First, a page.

The University of Iowa
The University of Iowa News Services Home News Releases UI in the News Subscribe to UI News Contact Us
 
CONTACT: STEVE PARROTT
101 Jessup Hall
Iowa City IA 52242
(319) 335-0552; fax (319) 335-0558
email: steven-parrott@uiowa.edu

Release: Dec. 16, 2002

NOTE TO EDITORS AND NEWS DIRECTORS: All presidential candidates will be available briefly for questions from reporters in the Iowa Memorial Union’s Kirkwood Room (Room 257) from about 5 to 5:15 p.m. following the public symposium portion of the candidate’s visit.

UNC vice president to interview for UI presidency Tuesday

Gretchen M. Bataille, senior vice president for academic affairs at the University of North Carolina, will visit the University of Iowa Tuesday, Dec. 17, to interview for the position of UI president. Bataille will meet with faculty, staff students and community leaders throughout the day. She will also participate in a 4 p.m. symposium on "The Future of Public Higher Education" in the Main Ballroom on the second floor of the Iowa Memorial Union. The symposium is open to the public.

The candidate is familiar with Iowa. She earned a doctorate in English from Drake University and was an instructor and faculty member in the English department at Iowa State University for two decades, from 1967 to 1988. In 1995, her name was added to the ISU Plaza of Heroines at Carrie Chapman Catt Hall.

Bataille, 58, was appointed senior vice president for academic affairs for the 16-campus University of North Carolina system in March 2000. The system has 175,000 students and includes five research campuses, two land-grant universities, five Historically Black Colleges and Universities, and UNC-Pembroke, a traditionally Native American institution. In her position, Bataille is responsible for academic program planning and works with the campuses on accreditation, personnel, enrollment and academic planning, research and international programs.

Prior to joining UNC, Bataille served for three years (1997-2000) as provost and academic vice president at Washington State University, a four-campus system with 22,000 students. In her position there, she had responsibility for eight academic colleges, three branch campuses, the Intercollegiate Center for Nursing Education in Spokane, University Libraries, the Museum of Art, the Graduate School, information technology, student affairs, research and the Honors College.

From 1994-97, she served as provost of the College of Letters and Science at the University of California, Santa Barbara, the largest college at UCSB with three academic divisions: humanities and fine arts; mathematical, life, and physical sciences; and social sciences. She was also responsible for undergraduate student academic affairs, the University Art Museum, global and international studies, and the UCSB Program in Washington.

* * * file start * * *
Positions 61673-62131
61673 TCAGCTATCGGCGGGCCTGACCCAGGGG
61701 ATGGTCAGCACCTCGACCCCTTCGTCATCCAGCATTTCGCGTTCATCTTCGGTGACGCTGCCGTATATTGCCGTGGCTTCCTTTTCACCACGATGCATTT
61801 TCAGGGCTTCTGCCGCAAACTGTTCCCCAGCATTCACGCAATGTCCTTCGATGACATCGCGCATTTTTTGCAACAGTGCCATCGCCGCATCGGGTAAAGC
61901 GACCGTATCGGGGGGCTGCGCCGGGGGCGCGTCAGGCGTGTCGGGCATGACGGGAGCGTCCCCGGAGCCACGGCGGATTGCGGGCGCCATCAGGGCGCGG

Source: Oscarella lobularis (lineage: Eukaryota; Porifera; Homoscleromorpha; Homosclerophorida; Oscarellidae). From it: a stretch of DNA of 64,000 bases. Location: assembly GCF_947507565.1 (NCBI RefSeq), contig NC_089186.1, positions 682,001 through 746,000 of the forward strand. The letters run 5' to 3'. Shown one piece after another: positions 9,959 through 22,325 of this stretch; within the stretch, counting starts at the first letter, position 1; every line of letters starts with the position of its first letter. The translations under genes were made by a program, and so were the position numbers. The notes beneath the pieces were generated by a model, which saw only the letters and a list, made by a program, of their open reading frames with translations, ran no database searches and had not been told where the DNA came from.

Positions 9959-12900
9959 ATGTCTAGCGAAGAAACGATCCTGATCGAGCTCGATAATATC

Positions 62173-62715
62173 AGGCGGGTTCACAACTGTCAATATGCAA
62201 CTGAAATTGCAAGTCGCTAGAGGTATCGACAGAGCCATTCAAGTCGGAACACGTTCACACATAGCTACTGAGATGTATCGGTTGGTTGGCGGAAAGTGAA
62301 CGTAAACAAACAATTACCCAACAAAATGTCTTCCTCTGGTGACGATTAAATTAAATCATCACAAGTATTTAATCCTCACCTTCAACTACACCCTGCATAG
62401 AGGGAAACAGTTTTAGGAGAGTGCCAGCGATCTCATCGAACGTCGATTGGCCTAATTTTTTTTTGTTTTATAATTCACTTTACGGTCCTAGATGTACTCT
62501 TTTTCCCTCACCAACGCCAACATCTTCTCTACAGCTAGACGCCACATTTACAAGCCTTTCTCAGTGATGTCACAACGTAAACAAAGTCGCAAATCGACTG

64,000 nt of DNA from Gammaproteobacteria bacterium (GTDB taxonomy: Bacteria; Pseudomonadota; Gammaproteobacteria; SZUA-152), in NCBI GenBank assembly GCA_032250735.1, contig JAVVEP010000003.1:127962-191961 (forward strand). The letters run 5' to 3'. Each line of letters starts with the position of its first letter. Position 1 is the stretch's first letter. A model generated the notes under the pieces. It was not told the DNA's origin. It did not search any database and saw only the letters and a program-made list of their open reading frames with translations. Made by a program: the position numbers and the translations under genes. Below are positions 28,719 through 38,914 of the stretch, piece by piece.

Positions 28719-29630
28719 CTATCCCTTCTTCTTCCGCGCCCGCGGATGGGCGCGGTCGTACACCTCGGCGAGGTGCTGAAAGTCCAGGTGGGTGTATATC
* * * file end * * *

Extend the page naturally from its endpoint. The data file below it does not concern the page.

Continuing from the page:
As associate dean for the College of Liberal Arts and Sciences at Arizona State University for four years (1990-94), her primary responsibilities were academic personnel, strategic planning, budgeting and computer infusion. Prior to being named associate dean, she was chair of the ASU Department of English.

In addition to her extensive administrative experience, Bataille has also served throughout her career as a teacher and scholar, teaching classes almost every year and securing grants totaling nearly $2 million.

She is a noted scholar in the field of Native American literature and the author or editor of eleven books, including Ethnic Studies in the United States; Native American Women: A Biographical Dictionary; American Indian Women Telling Their Lives; The Pretend Indians: Images of Native Americans in the Movies; Images of American Indians in Film: An Annotated Bibliography; The Worlds Between Two Rivers: Perspectives on American Indians in Iowa; and Living the Dream in Arizona: The Legacy of Martin Luther King Jr. Her most recent book, Native American Representations: First Encounters, Distorted Images, and Literary Appropriations, was published in 2001.

Much of Bataille’s professional career has involved issues of diversity, civil rights and ethnic studies. She chaired the Iowa Civil Rights Commission, initiated and chaired the American Indian Studies Program at Iowa State University and wrote the grant that created the American Indian Institute and chaired the President’s Committee for Assessment for Quality and Diversity at Arizona State University. In North Carolina, she serves as a member of the board of directors for the UNC Press and the Research Triangle Institute as well as the North Carolina Humanities Council. She also serves as a trustee for The College Board.

Bataille has a bachelor’s degree in English and a master’s degree in English education from California Polytechnic State University in San Luis Obispo, and a doctoral degree in English from Drake University. In addition to her system-wide administrative appointment, she is a full professor with tenure in the Department of English at the University of North Carolina at Chapel Hill.